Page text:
I know St. Mark’s can be that guide for us.  This community can be a welcoming, inspiring and serving force of love for us and our world as we follow the way of Jesus as his disciples.

It will mean constantly making adjustments to our lives, to our priorities, to the schedules that dictate our days.  And not only adjustments, but major realignment and sacrifices too.  There will be times when we need to scale a rock wall in front of us because that’s the way the path goes to the summit we can now see.  The air is thinner, breathing more complicated, and the narrow way along the  sheer face of the cliff might produce anxiety.  And yet pushing toward the goal, overcoming the challenges, focusing on something bigger than ourselves, that is the way that leads to love.

To better help us on that way, we’ve been invited on this journey to generosity.  Sometimes we think of stewardship season as fundraising.  As if we could just put some money in the plate and that’s it without thinking about what God might be leading us toward on this path toward life.  That could be the case, but the work we do is so much bigger, so much more important and life-changing.  You can hear it in this answer to my question about how St. Mark’s could be help us to better love God and our neighbor.  It’s from a child, written in somewhat scraggly letters: “Lead us to love. Lead us to God. Lead us to kindfullness. Teach us to forgive.”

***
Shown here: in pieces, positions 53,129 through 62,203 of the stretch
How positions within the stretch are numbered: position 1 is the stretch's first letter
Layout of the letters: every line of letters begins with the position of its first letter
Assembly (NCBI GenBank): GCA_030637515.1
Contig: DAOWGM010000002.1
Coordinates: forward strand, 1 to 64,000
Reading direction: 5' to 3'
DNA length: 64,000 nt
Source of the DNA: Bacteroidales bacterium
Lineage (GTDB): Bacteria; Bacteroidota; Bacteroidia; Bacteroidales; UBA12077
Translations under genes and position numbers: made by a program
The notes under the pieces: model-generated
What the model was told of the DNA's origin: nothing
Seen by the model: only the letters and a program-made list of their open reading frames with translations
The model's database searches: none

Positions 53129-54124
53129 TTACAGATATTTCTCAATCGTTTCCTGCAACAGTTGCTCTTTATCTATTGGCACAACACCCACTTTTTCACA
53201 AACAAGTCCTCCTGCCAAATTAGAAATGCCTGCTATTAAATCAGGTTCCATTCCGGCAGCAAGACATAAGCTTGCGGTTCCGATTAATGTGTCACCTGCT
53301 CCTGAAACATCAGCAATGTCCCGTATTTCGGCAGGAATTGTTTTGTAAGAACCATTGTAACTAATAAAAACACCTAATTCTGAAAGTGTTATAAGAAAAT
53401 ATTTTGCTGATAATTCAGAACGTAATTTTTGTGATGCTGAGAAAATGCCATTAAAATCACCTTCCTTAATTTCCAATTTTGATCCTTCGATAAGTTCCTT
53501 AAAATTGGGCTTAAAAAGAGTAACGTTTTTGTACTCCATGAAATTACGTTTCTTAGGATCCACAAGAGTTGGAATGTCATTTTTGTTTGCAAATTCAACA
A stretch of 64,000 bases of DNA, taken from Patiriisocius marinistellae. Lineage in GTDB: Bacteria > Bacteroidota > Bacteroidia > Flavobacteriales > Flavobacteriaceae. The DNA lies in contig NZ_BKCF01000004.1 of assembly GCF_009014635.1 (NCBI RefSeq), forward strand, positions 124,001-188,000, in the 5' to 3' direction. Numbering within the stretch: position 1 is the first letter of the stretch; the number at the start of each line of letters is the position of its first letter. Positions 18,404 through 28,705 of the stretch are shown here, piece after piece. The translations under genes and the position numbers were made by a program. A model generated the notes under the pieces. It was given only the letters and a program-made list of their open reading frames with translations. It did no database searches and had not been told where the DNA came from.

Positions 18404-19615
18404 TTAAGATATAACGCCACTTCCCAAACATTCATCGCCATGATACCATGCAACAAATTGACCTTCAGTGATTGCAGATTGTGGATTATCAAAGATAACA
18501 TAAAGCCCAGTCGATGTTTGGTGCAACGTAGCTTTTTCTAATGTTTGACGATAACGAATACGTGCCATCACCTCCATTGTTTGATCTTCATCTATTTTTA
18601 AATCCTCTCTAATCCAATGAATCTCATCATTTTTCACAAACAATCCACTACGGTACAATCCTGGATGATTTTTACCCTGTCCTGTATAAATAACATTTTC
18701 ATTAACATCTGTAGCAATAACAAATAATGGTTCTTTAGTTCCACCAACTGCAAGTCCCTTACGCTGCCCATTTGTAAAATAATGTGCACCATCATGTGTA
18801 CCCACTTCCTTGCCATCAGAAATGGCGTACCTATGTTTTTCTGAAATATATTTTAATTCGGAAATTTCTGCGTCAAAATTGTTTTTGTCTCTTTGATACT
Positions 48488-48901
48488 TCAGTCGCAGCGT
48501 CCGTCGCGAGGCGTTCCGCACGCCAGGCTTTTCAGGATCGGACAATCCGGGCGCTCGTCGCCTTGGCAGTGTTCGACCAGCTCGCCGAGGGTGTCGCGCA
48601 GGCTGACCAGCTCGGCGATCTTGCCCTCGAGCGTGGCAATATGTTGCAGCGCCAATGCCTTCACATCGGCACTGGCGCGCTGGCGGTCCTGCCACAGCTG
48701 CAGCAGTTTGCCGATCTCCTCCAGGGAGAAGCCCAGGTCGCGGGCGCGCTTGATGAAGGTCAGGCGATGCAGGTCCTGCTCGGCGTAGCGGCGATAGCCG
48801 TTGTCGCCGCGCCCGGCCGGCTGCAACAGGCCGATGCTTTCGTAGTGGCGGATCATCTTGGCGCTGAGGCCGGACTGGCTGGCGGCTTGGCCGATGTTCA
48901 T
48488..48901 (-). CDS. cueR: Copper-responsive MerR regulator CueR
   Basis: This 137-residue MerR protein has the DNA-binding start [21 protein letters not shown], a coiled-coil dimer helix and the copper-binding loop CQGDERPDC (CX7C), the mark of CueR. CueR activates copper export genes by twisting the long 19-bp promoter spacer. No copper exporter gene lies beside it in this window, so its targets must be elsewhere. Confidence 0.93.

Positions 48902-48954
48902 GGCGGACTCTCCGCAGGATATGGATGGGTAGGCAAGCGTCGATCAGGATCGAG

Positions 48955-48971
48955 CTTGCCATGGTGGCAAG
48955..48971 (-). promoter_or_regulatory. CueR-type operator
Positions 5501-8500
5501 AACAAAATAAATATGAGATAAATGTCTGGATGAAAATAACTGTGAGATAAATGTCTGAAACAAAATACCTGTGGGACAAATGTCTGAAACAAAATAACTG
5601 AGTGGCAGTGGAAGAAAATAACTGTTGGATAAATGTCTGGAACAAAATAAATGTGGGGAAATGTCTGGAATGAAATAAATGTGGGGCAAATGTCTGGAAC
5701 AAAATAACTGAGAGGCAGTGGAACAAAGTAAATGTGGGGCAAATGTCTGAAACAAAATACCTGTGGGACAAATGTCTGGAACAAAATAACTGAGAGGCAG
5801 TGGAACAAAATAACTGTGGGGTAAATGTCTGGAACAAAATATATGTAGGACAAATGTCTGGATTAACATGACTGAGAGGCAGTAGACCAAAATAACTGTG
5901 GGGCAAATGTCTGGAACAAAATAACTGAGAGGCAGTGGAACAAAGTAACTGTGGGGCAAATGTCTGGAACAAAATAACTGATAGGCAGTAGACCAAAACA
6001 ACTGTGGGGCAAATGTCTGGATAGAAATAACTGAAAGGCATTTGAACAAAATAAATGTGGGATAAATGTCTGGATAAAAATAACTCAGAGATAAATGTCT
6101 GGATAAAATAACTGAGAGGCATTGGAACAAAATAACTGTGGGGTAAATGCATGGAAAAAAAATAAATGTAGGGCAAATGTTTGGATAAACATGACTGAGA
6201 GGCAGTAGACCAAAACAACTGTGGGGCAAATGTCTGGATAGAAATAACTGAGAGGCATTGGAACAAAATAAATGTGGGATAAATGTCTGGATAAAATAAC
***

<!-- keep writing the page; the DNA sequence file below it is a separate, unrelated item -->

It’s for that reason that we give.  We’re invited to be on the path that leads toward a life of generosity. For those just starting on this journey we invite you to pledge three percent of your income to the work of God at St. Mark’s. If you’re already giving that percentage or more, we invite you to take one more step—one more percentage of your income—toward the Biblical tithe and beyond.  We encourage percentage based giving rather than a fixed dollar amount because it means more; it shows that every dollar we give to the work of God in this place is connected to every other dollar we use in our lives.  Each dollar that we touch is connected to a portion that we give to furthering the way and life and teaching of Jesus, reminding us that everything is our lives are connected; that it all helps us to take a step on the path that leads to God.

So, friends, on this All Saints’ and Consecration Sunday let us help each other grow in faith, love and generosity.  We are on the right path when we are pure in heart, for we shall see God.  We are on the way when we are misunderstood and persecuted because the way of Jesus is so counter to everything our world knows and understands.  We are walking on the journey that leads to life when we are merciful and when we mourn and when we hunger and thirst for the way of God.  Let us be among those saints who change the world through the love of God that we embody together as the beloved community of St. Mark’s.  Let us follow the way that is so much bigger than ourselves, the way that leads to heights that are achingly beautiful and awe-inspiring by taking that next step, by looking toward our guide, even Jesus the Christ, who beckons us to step forward and follow him.  May it be so.  Amen.